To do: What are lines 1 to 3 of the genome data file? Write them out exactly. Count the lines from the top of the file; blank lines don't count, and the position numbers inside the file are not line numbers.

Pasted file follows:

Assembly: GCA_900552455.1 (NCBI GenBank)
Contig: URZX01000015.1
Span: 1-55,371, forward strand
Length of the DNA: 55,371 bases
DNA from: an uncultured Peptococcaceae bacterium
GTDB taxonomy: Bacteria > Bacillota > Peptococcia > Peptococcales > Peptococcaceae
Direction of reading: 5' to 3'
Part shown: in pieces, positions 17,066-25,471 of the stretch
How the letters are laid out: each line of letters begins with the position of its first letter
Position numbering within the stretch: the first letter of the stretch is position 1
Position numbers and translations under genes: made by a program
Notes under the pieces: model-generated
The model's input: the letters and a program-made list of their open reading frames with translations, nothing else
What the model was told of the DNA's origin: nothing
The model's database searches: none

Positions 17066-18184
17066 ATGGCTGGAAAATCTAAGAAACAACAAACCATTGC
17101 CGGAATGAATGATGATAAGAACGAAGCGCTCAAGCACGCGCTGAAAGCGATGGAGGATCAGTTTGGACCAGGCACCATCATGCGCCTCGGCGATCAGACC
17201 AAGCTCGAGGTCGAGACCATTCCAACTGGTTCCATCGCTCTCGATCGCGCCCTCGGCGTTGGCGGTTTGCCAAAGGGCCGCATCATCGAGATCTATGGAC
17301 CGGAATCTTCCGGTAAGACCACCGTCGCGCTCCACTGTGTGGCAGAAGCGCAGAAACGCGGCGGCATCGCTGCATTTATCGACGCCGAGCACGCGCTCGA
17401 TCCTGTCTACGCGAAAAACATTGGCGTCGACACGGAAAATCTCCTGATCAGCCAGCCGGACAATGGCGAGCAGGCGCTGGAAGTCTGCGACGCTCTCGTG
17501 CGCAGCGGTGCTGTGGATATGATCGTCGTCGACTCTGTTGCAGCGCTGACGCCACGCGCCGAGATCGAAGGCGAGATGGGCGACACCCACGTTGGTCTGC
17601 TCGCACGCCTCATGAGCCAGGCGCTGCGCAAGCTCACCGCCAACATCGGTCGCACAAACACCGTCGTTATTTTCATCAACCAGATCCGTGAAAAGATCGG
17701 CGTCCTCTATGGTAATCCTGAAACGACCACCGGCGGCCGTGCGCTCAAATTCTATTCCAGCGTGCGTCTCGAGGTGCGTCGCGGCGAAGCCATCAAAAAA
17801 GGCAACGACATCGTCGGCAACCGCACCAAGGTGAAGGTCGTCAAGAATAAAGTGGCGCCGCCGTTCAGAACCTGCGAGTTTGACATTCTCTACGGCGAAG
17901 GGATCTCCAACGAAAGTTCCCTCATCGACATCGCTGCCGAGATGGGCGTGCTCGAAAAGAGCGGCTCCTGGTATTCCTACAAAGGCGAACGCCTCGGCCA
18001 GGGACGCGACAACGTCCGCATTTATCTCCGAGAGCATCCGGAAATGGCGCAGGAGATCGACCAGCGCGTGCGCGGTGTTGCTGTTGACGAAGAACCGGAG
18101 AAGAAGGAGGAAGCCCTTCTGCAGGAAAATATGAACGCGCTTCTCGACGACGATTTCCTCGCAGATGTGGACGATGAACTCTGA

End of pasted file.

Assembly: GCA_900552455.1 (NCBI GenBank)
Contig: URZX01000015.1
Span: 1-55,371, forward strand